Background: High blood glucose has been noted in case reports of acute thallium poisoning, however, effects of low-level exposure of thallium on risk of gestational diabetes mellitus (GDM) has not been explored yet.
Objectives: We aimed to explore the association of serum thallium concentration (STC) in early pregnancy and risk of GDM.
Methods: Data of 3013 women from the Ma'anshan birth cohort study (MABC), China was used. STC was measured by inductively coupled plasma mass spectrometry (ICP-MS). Multivariate logistic regression was performed to the association of STC and risk of GDM. Stratified analysis was carried out according to maternal age and pre-pregnancy BMI.
Results: We documented 383 incident GDM (12.7%). The STC ranged from 0.011 to 0.232 μg/L with a median of 0.062 μg/L. Women with advanced age and higher pre-pregnancy BMI tended to have higher level of STC. Individuals in GDM-group have higher level of STC than that in non-GDM group (P = 0.007). Maternal STC in early pregnancy was associated with risk of GDM, but the association attenuated to non-significance after adjusted for pre-pregnancy BMI. In the advanced age (>30 years) group, STC was significantly associated with risk of GDM in a dose-response manner (P for trend <0.05). Compared with the Quintile 1, the odds ratios (ORs) (95% confidence interval, CI) of Quintile 2, Quintile 3, Quintile 4, and Quintile 5 were 1.48 (0.62-3.53), 2.70 (1.21-6.03), 2.85 (1.29-6.31), 2.30 (1.05-5.05) in the most adjusted model (including pre-pregnancy BMI).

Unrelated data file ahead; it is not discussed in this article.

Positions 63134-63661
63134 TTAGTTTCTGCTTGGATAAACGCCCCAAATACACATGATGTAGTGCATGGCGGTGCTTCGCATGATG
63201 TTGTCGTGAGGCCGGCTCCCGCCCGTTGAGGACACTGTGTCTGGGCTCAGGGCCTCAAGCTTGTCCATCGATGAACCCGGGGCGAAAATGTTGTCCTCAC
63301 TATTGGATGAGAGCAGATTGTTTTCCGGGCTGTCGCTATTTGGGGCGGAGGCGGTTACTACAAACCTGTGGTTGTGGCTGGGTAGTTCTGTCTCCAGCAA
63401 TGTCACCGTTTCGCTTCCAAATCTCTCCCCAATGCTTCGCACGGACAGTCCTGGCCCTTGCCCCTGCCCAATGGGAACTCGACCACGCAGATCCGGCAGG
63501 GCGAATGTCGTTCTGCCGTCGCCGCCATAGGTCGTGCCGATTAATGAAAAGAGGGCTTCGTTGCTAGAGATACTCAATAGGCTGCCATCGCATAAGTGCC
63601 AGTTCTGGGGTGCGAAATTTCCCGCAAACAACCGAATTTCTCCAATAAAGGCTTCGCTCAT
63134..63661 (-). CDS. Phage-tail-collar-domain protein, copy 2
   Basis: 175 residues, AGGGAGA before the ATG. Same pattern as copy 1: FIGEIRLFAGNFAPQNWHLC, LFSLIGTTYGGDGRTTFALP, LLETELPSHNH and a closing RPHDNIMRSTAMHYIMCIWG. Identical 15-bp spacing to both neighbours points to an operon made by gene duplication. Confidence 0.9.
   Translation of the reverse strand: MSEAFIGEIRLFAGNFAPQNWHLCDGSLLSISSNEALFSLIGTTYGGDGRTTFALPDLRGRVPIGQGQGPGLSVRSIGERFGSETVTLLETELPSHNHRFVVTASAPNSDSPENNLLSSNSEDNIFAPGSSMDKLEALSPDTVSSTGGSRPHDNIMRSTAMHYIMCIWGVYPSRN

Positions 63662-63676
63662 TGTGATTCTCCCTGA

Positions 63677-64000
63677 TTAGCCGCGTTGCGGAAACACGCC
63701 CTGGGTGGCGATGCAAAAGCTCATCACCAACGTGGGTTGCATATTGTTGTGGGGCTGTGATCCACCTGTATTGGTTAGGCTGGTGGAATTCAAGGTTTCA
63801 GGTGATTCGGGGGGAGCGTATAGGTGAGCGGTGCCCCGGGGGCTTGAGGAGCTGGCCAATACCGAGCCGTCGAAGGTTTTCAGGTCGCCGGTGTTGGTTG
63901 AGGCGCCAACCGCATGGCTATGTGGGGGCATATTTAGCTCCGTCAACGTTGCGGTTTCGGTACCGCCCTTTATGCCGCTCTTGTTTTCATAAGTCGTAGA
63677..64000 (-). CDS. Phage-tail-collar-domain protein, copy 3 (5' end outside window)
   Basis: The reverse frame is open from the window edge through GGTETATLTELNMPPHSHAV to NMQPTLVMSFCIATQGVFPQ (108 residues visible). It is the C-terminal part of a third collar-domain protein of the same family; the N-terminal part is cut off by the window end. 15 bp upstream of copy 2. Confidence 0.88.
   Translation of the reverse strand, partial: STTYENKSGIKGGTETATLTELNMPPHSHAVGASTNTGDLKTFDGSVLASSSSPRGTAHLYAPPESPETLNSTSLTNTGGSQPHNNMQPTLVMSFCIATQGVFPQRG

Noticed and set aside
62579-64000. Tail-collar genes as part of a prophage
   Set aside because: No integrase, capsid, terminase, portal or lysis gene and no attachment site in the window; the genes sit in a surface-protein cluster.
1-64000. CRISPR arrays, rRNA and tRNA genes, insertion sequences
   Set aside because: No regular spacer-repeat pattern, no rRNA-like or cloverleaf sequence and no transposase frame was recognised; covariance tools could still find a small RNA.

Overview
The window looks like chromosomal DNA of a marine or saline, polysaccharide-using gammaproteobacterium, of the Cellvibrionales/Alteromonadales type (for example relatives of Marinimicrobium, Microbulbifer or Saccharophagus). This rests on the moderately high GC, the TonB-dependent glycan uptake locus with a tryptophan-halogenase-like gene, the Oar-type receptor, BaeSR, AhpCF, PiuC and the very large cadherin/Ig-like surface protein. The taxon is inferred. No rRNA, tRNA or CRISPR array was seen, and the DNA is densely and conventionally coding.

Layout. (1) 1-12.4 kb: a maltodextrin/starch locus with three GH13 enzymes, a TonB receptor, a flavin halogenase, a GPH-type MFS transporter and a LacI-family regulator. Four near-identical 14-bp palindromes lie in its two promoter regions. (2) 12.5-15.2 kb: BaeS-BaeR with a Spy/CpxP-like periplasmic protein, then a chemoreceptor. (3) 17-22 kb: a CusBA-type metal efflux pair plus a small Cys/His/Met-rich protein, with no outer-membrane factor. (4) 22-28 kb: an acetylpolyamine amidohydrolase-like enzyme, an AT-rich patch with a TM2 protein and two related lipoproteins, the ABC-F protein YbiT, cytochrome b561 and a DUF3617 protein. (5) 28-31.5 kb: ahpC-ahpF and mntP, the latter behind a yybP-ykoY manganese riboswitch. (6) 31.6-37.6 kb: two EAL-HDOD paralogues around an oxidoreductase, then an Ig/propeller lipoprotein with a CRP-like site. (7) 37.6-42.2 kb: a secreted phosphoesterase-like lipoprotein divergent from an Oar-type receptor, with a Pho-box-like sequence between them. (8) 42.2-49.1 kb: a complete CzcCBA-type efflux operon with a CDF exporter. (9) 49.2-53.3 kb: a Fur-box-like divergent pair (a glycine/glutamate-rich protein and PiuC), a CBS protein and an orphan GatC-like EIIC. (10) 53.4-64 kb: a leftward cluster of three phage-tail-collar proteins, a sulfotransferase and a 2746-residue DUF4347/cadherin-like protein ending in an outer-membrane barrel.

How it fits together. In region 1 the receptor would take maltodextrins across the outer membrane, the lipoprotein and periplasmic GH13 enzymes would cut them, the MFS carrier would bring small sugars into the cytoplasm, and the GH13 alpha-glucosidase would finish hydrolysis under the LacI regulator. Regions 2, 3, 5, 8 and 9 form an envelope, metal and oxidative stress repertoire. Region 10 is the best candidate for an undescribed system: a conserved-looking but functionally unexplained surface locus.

Conclusions: Our study was the first study to demonstrate an association of maternal STC in early pregnancy and risk of GDM, and the association was partly mediated by pre-pregnancy BMI. This association exhibited as an age-dependent manner. Our study highlights even very low-level of thallium exposure could already pose a threat to human's health.
Keywords: Cohort study; Gestational diabetes; Low-level exposure; Serum; Thallium.
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